Happy photographing!


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    • catchadream profile image


      7 years ago from Lakeland, Florida

      Thanks for the information. I enjoy experimenting with my camera setting and learning what works best.

    • battery4 profile image


      7 years ago from USA

      Thank you for this article ,I like take photoes everywhere

    • Alladream74 profile image

      Victor Mavedzenge 

      8 years ago from Oakland, California

      Very good tips,I had no idea about the rear sync option.Thank you

    • Big Brother profile image

      Alex Valis 

      8 years ago from Earth

      Thanks for the tips. Great Hub.

      I will try to test with my camera all of your tips...

    • stephhicks68 profile imageAUTHOR

      Stephanie Hicks 

      10 years ago from Bend, Oregon

      Thanks Singular Investor - I have to laugh, too. We picked up a disposable camera one day when we forgot our regular digital version. Everyone kept looking for the preview after snapping shots. Hard to explain that we'd have to first develop the film....

    • Singular Investor profile image

      Singular Investor 

      10 years ago from Oxford

      Excellent tips Steph - yes digital cameras are great ! We now have kids who have no idea how expensive film used to be !

    • stephhicks68 profile imageAUTHOR

      Stephanie Hicks 

      10 years ago from Bend, Oregon

      Go for it, RGraf! The best thing about a digital camera is that you don't have to worry about bad shots or wasting film. Just delete and try again. :)

    • RGraf profile image

      Rebecca Graf 

      10 years ago from Wisconsin

      Great tips. I'm wanting to take up photography and am just too hesitant.

    • chandanakumarct profile image


      10 years ago from Bangalore

      Thanks for the Good Tips and Good Tip.

    • David Verde profile image

      David Verde 

      10 years ago

      Good Hub, the flash tips are good, I shoot a lot of people so slower shutter speeds doesn't always work (people are never still) so controlling the flash is important. A lot of these tips will work with point and shoot cameras too. You can control all the same things if you did into the manual. Here's a link to an awesome camera lighting blog, it's got tips, hacks, cheap equipment, etc I've found a lot of really good lighting tips there.

    • stephhicks68 profile imageAUTHOR

      Stephanie Hicks 

      10 years ago from Bend, Oregon

      Right on! Definitely - the last tip on getting close to your subjects, too.

    • JamaGenee profile image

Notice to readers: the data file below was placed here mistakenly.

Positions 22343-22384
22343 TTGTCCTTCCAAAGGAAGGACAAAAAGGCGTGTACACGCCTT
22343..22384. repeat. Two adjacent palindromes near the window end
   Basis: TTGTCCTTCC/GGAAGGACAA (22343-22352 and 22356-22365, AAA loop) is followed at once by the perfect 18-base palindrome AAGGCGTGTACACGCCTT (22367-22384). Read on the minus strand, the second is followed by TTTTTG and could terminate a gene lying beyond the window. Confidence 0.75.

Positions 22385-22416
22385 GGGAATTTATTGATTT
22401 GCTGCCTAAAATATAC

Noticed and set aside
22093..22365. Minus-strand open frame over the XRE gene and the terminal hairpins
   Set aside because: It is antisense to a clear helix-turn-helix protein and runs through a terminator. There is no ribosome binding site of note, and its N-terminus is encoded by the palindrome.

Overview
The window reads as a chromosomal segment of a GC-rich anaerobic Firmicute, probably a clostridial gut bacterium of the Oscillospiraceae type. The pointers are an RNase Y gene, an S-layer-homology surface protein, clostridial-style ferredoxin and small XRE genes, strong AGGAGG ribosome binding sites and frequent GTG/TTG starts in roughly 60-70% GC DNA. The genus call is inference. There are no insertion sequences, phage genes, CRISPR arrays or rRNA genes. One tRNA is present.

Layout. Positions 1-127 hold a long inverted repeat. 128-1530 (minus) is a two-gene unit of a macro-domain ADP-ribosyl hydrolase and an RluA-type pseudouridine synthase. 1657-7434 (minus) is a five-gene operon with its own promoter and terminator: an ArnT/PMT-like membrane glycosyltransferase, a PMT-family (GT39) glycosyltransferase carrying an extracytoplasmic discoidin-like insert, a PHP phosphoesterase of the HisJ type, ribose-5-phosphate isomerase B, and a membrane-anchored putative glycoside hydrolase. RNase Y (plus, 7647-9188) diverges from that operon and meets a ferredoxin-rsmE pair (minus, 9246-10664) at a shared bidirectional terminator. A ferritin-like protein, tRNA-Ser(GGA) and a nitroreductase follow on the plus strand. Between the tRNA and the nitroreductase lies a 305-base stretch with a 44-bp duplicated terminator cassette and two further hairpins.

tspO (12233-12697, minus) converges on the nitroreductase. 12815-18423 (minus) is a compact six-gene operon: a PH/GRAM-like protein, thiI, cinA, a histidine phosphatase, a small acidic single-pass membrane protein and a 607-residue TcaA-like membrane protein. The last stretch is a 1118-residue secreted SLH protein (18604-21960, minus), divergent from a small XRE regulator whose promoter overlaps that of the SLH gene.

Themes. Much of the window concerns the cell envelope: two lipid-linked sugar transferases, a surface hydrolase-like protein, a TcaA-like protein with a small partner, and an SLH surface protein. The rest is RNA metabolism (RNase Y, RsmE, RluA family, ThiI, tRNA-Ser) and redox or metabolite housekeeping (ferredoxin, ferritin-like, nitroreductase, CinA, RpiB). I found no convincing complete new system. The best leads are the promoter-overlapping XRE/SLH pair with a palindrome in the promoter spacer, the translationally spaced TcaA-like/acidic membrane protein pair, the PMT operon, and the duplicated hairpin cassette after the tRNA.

Joanna McKenna 

      10 years ago from Central Oklahoma

      I don't have an SLR (yet!) but some of these tips would work for point & shoot digitals as well. Turning off the flash, for instance.

    • stephhicks68 profile imageAUTHOR

      Stephanie Hicks 

      10 years ago from Bend, Oregon

      Hi KCC, that camera is sweet! I have a Nikon D40, which is nice for what my needs are, but I'd love to get a better model one of these days. Good luck - you should get involved too! :)

    • stephhicks68 profile imageAUTHOR

      Stephanie Hicks 

      10 years ago from Bend, Oregon

      Hey Bob, I am in the market for a new lens, too. If I was rich, I would invest quite a bit of money in the photography hobby.

    • KCC Big Country profile image


      10 years ago from Central Texas

      We just purchased a Nikon D300 a few months ago, and have since purchased a bag and tripod. My husband is really looking forward to getting into photography. He's signed up with the NY Institute of Photography and has his first course materials, he has a video I purchased for him. Now with your tips, he should be on his way! Makes me want to get involved as well!

    • Bob Ewing profile image

      Bob Ewing 

      10 years ago from New Brunswick

      Shopping for new camera and the digital SLR is what I want/need to do the work I am interested in, thanks for the photo tips.

    • stephhicks68 profile imageAUTHOR

      Stephanie Hicks 

      10 years ago from Bend, Oregon

      Hi Susan - yes, I love my camera! Got it on eBay a few months ago, used, but it came with the camera bag and tripod. :)

      Hi Gypsy Willow - thank you! I hope its helpful. I've noticed a difference with many of my photos.

    • Gypsy Willow profile image

      Gypsy Willow 

      10 years ago from Lake Tahoe Nevada USA , Wales UK and Taupo New Zealand

      Thanks for the great tips and great hub.

    • Uninvited Writer profile image

      Susan Keeping 

      10 years ago from Kitchener, Ontario

      Thanks for this resource. Hopefully one day I will own a SLR digital camera...